My lab uses mouse genetic modeling and molecular and cellular techniques to study basic biochemical pathways of relevance to aging biology.
I. Aging is often accompanied by increases in inflammation. A major interest of the lab is how perturbations in the regulation of autophagy and mitochondrial dynamics in cells are linked to inflammation. One project in the lab focuses on a family of interferon-gamma and LPS regulated proteins, the Immunity Related GTPases (IRGs). The lab has shown that mice and cells lacking one of these proteins, Irgm1, have excessive inflammatory responses that are accompanied by decreases in autophagy and mitophagy, and altered cellular metabolism. IRG genes in human (IRGM) have been linked to several inflammatory diseases including Crohn’s disease and sepsis. Current work in the lab focuses on their role in those diseases using bacterial and relevant mouse models.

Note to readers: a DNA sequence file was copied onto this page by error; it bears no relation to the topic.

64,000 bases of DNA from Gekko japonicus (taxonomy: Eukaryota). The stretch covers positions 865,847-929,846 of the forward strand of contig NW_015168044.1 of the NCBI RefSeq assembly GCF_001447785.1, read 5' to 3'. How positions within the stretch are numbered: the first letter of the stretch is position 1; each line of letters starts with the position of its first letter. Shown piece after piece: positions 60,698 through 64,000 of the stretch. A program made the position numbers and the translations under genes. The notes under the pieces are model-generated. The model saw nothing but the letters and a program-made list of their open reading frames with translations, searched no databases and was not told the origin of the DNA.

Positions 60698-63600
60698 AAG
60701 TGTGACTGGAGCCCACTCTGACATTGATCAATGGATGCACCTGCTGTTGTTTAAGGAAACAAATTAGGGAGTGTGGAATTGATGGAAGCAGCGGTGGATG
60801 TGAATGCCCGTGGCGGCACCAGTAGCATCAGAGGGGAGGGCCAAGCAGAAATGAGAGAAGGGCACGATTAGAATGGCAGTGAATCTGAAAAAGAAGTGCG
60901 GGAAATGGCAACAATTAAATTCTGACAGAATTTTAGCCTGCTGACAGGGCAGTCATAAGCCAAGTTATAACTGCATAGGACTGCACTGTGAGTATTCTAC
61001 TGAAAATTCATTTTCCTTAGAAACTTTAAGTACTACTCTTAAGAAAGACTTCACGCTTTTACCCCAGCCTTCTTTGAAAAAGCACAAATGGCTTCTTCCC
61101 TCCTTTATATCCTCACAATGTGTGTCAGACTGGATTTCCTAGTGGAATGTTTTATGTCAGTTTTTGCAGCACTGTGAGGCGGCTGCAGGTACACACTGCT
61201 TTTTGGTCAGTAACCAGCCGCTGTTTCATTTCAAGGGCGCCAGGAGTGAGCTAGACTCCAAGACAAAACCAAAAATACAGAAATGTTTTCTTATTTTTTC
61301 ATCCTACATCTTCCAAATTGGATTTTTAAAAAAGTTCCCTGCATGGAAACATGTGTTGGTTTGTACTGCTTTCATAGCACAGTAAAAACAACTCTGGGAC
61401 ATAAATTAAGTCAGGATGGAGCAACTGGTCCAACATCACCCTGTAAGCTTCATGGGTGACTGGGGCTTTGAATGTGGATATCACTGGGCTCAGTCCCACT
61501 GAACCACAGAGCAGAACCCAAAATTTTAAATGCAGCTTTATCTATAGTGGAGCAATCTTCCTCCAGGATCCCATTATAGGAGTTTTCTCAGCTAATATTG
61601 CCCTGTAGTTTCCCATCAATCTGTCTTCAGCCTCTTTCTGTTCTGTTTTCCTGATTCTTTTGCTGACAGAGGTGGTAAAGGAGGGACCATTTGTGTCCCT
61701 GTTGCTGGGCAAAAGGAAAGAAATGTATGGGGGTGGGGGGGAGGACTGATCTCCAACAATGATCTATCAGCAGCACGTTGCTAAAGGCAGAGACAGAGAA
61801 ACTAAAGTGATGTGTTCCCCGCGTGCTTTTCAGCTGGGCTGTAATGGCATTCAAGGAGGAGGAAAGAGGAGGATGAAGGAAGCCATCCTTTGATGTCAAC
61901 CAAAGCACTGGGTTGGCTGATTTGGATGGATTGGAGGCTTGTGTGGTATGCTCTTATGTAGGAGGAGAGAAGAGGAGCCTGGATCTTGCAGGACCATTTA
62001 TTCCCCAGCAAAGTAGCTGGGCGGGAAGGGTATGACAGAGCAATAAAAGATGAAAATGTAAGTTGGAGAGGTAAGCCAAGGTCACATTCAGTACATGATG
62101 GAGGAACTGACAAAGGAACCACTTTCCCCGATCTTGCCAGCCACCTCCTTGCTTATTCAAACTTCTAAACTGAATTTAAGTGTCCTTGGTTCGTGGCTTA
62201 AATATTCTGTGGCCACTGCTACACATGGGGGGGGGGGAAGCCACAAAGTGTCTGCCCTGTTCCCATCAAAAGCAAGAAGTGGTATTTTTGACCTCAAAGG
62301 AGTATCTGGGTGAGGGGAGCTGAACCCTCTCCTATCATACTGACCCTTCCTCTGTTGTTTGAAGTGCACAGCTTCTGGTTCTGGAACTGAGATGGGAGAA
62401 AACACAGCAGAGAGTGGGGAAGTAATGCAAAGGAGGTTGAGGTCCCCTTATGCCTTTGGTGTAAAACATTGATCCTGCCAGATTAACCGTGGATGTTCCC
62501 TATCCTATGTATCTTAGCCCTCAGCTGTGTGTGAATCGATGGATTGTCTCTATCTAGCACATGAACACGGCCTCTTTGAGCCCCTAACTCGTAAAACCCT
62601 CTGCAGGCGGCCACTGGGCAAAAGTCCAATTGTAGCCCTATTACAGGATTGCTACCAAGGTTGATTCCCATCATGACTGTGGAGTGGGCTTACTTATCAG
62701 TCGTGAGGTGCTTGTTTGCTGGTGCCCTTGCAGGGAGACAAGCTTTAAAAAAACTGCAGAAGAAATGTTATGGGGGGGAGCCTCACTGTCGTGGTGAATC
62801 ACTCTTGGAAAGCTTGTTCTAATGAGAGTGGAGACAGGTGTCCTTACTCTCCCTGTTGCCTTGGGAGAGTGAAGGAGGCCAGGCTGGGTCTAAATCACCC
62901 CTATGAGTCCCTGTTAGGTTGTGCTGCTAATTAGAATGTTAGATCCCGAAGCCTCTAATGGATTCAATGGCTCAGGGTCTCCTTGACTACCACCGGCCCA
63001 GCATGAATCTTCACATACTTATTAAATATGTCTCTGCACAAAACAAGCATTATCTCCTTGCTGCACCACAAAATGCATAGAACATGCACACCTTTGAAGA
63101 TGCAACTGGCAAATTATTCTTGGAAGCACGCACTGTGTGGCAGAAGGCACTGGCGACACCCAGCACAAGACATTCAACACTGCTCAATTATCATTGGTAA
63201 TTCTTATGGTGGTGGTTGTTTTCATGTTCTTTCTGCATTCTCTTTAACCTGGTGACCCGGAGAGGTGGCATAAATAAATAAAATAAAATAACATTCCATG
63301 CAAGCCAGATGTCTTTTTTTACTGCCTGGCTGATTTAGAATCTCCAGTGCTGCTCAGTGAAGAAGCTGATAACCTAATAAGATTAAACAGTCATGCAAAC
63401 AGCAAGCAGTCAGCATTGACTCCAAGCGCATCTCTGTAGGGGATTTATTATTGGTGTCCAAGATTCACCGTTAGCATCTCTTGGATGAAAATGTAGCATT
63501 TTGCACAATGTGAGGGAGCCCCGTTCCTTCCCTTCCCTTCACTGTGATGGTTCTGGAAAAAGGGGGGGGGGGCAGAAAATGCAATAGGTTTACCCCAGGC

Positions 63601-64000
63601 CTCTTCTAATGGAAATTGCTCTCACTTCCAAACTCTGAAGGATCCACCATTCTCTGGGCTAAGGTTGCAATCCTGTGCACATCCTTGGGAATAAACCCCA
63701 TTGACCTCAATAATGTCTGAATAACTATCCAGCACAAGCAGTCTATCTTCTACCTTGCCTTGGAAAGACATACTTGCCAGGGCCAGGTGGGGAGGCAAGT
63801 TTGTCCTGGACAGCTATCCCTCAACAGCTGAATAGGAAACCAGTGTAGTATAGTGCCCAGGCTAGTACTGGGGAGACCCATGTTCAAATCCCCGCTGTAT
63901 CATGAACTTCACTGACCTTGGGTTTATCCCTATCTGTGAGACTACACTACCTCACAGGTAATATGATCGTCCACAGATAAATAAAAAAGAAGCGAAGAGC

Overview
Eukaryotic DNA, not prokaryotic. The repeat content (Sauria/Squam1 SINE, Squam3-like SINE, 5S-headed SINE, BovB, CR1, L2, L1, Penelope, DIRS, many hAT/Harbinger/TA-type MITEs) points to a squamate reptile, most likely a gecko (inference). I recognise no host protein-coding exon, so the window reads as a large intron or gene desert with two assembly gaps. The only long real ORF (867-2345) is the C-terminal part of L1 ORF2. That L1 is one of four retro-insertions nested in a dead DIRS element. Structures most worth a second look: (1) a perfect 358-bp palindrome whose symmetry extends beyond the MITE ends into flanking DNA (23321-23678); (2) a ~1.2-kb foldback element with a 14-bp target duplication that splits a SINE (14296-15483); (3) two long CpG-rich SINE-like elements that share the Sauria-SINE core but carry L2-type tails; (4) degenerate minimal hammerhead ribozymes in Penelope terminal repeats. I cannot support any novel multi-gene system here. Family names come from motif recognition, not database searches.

II. Altered expression of the cytokine Transforming Growth Factor beta (TGF-b) has been linked with a number of aging processes, including stem cell and neural function. TGF-b is consequently a therapeutic target for a number of age-related diseases. The lab is studying a novel regulator of TGF-b expression called P311, which drives TGF-b translation. Mice have been created that lack P311 and are being used to address the role of P311 in a number of physiological processes.
Education and Training
- Ph.D., Duke University, 1995